Tester’s campaign finance reform provision moves to Senate floor

Senator would require Senate candidates to electronically file finance reports

(U.S. SENATE) – Senator Jon Tester’s bipartisan proposal to more quickly disclose Senate campaign finance reports is one step closer to becoming law.

The Senate Appropriations Committee today approved Tester’s bipartisan effort that requires all U.S. Senate candidates to file their quarterly campaign finance reports electronically with the Federal Election Commission.

Senate candidates currently only have to file paper reports with the Secretary of the Senate, leading to delays that prevent the documents from being publicly available online for months – often even until after an election. This antiquated process costs taxpayers nearly $500,000 every year. Candidates for President and for the U.S. House of Representatives are already required to file their campaign finance reports online.

“Information is power, and voters have the right to know where candidates get their money before they cast their ballot,” said Tester, who voluntarily e-files his campaign finance reports. “This provision will put candidates on an even playing field and provide the public with the accountability and transparency they deserve.”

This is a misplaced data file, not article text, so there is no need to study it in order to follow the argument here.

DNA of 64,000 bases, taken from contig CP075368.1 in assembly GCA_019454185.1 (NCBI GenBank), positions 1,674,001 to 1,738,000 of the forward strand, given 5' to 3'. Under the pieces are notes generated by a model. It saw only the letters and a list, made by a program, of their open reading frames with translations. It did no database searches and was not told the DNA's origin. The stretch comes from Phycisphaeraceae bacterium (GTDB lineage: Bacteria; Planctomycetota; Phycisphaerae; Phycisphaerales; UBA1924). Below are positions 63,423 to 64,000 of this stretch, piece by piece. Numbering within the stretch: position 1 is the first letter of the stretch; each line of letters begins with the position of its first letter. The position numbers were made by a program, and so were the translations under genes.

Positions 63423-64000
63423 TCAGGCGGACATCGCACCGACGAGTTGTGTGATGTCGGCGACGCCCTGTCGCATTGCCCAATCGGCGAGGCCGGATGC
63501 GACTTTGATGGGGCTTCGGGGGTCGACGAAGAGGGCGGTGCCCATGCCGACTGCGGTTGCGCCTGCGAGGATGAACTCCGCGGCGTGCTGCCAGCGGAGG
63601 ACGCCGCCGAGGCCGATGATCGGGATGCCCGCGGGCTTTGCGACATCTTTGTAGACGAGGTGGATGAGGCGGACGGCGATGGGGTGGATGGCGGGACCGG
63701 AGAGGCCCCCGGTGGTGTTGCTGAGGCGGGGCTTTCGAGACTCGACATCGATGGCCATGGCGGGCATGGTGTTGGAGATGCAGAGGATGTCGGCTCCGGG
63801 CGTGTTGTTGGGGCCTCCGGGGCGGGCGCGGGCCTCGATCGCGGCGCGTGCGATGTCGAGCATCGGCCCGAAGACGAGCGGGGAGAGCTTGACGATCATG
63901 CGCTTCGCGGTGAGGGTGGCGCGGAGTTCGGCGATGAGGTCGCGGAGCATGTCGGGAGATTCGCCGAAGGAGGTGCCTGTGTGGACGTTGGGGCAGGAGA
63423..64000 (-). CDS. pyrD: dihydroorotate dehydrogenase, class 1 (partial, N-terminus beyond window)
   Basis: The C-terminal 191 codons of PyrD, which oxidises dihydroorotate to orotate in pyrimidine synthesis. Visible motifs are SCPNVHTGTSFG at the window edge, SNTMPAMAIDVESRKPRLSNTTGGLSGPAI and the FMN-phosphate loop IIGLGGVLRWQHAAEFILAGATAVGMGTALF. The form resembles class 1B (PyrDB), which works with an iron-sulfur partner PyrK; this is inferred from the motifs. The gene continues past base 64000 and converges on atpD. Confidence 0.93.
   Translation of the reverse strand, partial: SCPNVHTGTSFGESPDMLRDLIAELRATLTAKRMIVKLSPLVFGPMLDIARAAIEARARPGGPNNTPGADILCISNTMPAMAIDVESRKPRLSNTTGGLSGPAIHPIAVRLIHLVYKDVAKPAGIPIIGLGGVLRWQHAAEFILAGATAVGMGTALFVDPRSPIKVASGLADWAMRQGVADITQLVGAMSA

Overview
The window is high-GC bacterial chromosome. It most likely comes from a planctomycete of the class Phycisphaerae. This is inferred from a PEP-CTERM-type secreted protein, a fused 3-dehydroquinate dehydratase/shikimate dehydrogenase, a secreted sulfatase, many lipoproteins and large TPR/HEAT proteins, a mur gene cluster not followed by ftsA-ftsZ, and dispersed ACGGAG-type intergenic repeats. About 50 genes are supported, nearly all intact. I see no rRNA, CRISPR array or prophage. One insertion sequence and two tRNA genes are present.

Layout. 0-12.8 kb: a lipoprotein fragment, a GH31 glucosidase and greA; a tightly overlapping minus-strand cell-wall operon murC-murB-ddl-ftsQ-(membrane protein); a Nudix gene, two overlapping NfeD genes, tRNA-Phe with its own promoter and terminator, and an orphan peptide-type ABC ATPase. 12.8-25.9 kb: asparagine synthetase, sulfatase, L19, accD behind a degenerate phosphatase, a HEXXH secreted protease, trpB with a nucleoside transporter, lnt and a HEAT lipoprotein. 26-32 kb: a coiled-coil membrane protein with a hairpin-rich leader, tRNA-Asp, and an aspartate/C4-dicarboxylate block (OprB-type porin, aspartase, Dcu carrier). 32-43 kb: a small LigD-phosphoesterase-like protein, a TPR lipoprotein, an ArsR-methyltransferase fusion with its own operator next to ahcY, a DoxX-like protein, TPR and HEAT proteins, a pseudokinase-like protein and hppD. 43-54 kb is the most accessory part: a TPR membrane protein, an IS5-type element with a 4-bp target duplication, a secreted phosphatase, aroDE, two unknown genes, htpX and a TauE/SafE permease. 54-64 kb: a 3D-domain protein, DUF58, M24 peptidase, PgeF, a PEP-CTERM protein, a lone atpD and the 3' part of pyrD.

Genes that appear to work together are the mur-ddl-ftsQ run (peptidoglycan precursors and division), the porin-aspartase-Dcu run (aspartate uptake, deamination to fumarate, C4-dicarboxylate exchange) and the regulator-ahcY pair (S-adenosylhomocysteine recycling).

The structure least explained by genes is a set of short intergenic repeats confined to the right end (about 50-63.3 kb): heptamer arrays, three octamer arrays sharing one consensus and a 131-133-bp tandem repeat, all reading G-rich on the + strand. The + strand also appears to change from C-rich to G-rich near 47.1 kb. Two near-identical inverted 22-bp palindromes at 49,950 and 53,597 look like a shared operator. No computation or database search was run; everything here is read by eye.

The committee’s approval adds momentum behind Tester’s Senate Campaign Disclosure Parity Act. The bipartisan measure previously passed out of the Senate Rules Committee.

Tester, a staunch advocate for greater transparency and accountability in elections, recently hailed the Senate Judiciary Committee’s passage of his Constitutional Amendment that reduces out-of-control spending in elections.

He also recently blasted the Supreme Court for its McCutcheon decision that struck down contribution limits that had prevented individuals from giving political organizations more than $123,000 each election cycle.

Tester’s provision was included in a broader measure funding the U.S. Congress for the coming year. It also prohibits Members of Congress from receiving a pay increase and prohibits the federal government from spending money on official portraits of Members of Congress.